Robert Burton, 1577–1640, English clergyman and scholar, b. Leicestershire, educated at Oxford. He served as librarian at Christ Church, Oxford, all his life; in addition he was vicar of St. Thomas, Oxford, and later was rector of Seagrave, Leicestershire. A bachelor, he led an uneventful, scholarly life. His famous work, The Anatomy of Melancholy, appeared in 1621 under the pen name Democritus Junior. Enlarged and revised several times before his death, this treatise originally set out to explore the causes and effects of melancholy, but it eventually covered many areas in the life of man, including science, history, and political and social reform. The work is divided into three main portions: The first defines and describes various kinds of melancholy; the second puts forward various cures; and the third analyzes love melancholy and religious melancholy. Burton's prose style is informal, anecdotal, and thoroughly idiosyncratic, and he includes quotations from a wide range of literature—the Bible, the classics, the Elizabethan authors.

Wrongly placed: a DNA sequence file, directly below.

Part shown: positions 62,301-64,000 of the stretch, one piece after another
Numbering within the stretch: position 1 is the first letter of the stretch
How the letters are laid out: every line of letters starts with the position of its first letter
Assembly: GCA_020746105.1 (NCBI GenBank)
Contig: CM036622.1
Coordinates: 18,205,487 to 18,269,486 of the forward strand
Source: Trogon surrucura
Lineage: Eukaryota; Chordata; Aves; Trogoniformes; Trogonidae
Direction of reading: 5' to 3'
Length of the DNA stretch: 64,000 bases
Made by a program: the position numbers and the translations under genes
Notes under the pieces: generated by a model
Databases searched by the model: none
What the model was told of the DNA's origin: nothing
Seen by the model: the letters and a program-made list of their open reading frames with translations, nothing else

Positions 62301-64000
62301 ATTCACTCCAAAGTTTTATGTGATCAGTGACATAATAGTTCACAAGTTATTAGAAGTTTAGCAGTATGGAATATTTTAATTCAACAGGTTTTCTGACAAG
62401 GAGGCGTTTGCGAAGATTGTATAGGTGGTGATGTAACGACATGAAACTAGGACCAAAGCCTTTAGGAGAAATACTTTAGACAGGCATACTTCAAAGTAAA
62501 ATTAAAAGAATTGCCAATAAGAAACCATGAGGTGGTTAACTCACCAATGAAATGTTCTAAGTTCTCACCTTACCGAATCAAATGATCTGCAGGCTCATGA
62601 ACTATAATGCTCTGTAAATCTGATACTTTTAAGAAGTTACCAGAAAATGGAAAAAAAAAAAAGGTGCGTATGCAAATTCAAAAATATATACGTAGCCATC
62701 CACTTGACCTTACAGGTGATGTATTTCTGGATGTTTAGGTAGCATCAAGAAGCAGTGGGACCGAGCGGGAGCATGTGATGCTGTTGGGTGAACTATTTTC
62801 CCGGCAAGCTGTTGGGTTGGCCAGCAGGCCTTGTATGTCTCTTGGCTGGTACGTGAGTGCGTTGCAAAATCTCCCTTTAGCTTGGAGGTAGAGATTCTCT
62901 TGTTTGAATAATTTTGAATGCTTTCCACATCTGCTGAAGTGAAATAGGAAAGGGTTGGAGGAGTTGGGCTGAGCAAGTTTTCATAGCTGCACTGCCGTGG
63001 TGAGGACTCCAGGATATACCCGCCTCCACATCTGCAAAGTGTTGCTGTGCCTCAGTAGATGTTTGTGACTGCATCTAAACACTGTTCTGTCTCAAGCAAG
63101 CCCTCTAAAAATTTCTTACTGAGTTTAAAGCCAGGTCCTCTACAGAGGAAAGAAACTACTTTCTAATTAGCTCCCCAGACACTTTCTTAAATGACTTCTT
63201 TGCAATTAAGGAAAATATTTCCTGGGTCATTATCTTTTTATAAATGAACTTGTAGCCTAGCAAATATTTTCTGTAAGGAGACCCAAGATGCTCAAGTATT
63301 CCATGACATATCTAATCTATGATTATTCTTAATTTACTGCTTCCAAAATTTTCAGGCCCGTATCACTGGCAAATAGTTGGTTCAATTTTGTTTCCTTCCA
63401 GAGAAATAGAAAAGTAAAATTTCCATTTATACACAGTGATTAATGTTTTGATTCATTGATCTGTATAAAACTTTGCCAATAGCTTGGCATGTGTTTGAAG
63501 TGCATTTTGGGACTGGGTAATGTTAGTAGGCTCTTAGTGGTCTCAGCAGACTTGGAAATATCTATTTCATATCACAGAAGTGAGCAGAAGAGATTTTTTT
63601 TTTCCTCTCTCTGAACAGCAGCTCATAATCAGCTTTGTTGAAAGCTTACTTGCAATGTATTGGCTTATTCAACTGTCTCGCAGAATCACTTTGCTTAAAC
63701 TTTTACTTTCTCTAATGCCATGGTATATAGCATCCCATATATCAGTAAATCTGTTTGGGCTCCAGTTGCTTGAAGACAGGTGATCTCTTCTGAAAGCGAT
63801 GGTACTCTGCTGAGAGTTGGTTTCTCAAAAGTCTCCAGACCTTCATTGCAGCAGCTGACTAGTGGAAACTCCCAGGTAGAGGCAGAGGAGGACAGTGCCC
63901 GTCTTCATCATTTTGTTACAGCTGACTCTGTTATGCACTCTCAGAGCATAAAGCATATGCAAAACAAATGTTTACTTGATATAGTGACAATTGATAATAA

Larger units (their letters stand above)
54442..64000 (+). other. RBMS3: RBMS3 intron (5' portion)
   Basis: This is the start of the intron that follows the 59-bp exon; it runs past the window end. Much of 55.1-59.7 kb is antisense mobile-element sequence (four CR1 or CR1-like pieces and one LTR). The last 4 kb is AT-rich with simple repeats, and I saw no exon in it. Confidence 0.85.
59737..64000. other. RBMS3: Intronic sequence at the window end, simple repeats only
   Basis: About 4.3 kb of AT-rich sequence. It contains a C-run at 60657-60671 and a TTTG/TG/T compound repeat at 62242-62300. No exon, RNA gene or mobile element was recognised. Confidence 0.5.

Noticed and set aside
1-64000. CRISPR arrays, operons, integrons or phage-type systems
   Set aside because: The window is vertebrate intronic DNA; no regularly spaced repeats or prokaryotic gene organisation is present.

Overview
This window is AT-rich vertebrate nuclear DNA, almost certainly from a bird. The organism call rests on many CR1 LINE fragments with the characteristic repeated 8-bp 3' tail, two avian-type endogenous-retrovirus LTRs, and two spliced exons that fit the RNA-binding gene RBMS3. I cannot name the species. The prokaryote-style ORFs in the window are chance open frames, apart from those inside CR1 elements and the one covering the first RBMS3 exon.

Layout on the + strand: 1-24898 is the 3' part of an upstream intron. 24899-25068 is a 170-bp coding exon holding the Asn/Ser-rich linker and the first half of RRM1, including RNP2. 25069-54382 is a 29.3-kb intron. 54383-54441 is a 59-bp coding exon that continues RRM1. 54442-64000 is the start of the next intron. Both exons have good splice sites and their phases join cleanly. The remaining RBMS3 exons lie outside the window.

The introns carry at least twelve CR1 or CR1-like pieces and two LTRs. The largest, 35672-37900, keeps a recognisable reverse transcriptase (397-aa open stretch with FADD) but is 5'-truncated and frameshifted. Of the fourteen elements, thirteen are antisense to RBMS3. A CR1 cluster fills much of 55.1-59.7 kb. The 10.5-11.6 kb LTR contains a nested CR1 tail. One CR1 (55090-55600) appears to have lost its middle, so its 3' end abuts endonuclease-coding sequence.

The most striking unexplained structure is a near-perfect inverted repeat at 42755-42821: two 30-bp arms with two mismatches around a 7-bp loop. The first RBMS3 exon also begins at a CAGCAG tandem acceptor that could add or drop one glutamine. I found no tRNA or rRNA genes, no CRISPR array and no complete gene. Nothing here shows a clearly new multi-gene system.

See M. O'Connell, Robert Burton (1986).
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Publication information: Article title: Burton, Robert. Encyclopedia title: The Columbia Encyclopedia, 6th ed.. © 2012 The Columbia Electronic Encyclopedia © 2012, Columbia University Press. Licensed from Columbia University Press. Used with the permission of Columbia University Press. All Rights Reserved. Publisher: The Columbia University Press. Place of publication: Not available. Publication year: 2013.
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